It’s always dangerous jumping to conclusions about an airliner crash within hours or days after an accident, but the speculation began very quickly after the Sukhoi Superjet went missing yesterday in Indonesia.
Despite the demographic of the passengers on board, Russia floated the possibility the aircraft had been hijacked. This seemed an incredible possibility given the passengers were made up of airline executives, journalists and members of the Indonesian aerospace industry.
The facts, though sparse, seemed to parallel other accidents throughout aviation industry over the decades. The captain of the flight asked for clearance to descend to 6,000 ft from 10,000 ft in a mountainous area where peaks were 6,200 to 7,000 ft (reports varied). It wasn’t clear what the weather was at the time the airplane disappeared, but searches were suspended later in part because of fog.
Descending to an altitude below the mountain tops suggests that CFIT (and pilot error) might be involved. CFIT stands for Controlled Flight Into Terrain.
But the altitude of the crash site was reported to be around 5,800 feet, slightly below the clearance. Does this suggest equipment malfunction? Or did the pilot “break” altitude, a not unknown occurrence.
If weather was a factor, might there have been wind shears at play?
What does this accident do to Sukhoi’s reputation? This column concludes it is destroyed. We aren’t ready to agree with that.(Update, 9:30am PDT: The headline on the column has been changed to suggest there is now an “operational risk” to the program as opposed to the program being “destroyed.”) (Update, 3:30pm PDT: Now the headline is about “reputational risk….”)
If this turns out to be pilot error or a weather-driven accident, why should the plane’s reputation suffer? If it is an equipment failure, a lot of Western equipment is on the aircraft and perhaps the fault might lie there.
What do readers think?
Breaking into a global market dominated by Embraer, Bombardier and future entrants MRJ is already a very tall order irrespective of how good the superjet is or will be. This accident makes that opportunity 2x as tough as it already is just because of all the lingering question marks that this will keep generating in the next few years. yes they will sell some here and there on price, but dont believe this plane will become a global commercial sucess story.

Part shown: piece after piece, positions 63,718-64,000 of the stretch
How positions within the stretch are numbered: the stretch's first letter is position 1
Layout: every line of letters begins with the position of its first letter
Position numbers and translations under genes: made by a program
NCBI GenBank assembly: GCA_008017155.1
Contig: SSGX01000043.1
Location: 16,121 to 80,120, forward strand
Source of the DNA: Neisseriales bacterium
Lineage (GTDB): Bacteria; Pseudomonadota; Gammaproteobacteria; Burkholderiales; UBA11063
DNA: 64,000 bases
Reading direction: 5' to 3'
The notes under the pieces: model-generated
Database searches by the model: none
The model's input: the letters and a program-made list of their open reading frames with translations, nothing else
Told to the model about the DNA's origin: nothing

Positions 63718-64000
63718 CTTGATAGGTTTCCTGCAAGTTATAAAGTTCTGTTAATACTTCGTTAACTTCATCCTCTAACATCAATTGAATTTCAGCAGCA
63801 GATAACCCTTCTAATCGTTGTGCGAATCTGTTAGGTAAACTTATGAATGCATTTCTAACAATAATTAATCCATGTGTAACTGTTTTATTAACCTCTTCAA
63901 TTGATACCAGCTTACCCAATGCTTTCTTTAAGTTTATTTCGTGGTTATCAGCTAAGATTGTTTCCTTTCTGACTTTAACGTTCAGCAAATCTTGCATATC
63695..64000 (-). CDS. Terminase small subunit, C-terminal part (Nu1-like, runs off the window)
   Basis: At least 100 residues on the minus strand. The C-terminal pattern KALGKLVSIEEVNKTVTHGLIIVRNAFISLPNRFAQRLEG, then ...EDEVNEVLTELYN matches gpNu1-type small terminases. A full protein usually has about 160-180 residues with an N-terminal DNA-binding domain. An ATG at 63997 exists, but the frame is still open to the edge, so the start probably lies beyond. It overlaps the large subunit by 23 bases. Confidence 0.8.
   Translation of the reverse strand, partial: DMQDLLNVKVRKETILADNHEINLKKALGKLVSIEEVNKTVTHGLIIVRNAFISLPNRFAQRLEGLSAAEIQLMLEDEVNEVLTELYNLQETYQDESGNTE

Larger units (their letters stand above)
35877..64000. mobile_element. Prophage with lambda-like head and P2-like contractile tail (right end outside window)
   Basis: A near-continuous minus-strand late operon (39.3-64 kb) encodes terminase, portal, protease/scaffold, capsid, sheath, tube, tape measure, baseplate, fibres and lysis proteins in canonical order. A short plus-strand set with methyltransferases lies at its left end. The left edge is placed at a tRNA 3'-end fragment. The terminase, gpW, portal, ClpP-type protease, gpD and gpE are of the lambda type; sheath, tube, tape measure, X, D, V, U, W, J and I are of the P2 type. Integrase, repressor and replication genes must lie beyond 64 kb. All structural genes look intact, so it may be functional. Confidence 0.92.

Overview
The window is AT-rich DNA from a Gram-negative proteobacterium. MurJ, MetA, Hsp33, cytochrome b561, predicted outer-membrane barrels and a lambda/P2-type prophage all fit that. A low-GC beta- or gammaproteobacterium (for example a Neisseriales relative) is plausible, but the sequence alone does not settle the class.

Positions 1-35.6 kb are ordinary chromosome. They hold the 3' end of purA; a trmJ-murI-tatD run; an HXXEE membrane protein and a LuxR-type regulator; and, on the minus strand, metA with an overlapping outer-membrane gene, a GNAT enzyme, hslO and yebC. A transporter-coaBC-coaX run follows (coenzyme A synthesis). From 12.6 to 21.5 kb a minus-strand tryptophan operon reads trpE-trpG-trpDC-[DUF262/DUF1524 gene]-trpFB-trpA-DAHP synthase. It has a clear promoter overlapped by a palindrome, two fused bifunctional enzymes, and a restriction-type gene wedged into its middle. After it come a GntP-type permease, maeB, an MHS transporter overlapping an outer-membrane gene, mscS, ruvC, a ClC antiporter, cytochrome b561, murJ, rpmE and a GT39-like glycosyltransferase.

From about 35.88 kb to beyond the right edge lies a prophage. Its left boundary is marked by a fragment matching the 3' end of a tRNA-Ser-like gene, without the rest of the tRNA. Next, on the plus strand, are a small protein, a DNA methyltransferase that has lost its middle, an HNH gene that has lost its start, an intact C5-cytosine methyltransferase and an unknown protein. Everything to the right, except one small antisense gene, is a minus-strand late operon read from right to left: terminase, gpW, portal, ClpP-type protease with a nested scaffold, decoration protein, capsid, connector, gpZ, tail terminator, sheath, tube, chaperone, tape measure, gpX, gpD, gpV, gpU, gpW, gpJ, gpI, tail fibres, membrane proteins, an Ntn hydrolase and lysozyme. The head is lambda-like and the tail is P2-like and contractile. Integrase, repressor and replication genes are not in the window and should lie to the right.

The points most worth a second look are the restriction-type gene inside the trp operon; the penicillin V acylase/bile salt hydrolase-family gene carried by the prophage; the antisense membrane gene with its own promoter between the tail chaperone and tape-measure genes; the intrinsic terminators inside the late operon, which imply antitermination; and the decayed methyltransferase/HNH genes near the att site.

I was considering that this aircraft would not be a best-seller but would sell for countries under the influence of Russia (I wrote an article on this http://www.engineerstoolkit.net/battle-for-the-commuter-jets-market/).
I am also keeping the block of NEWS on my homepage updated on this accident (http://www.engineerstoolkit.com). Just scroll down that it is there.
Really sad to hear about this and the loss of life. Early to guess, my bet would be pilot error. It was very low, and typically it is not a good idea to fly so low in this region.
A very sad event
Remember A320 and the less fatal but almost live Crash on demo at Habsheim. Less than 3 months after entry on service. Did it hurt the A320 sales ?
And the SSJ has more than one year of service (not so bad reliability) and is EASA certified, with the same rules as Airbuses.
I wish it won’t hurt the future of this plane. The recent delay of the MRJ could help.
Not being an expert, but checking the picture of the event taken during the first flight and you have a clear view that these flight are specials, with a lot of joy / jokes / laughs…. and maybe less planning than usual one (commercial or test flights…).
Here in France, the same day as Putin was back at the top of russia i’ve seen media laughing at the mighty russia with mighty airplanes (SSJ)
For Putin I don’t know, but for the sukhoi crash I think it’s not a good reaction
Have a good day
Russia and Sukhoi’s only hope for selling this airplane now is to blame the accident on pilot error or an alleged hijacker. From what I understand, the Captain had some 10,000 hours of flying time, and this perticular airplane had about 800 hours and 500 cycles on the airframe. It was also the second flight of the day.
But, whatever happened was unexpected, sudden, and catastrophic.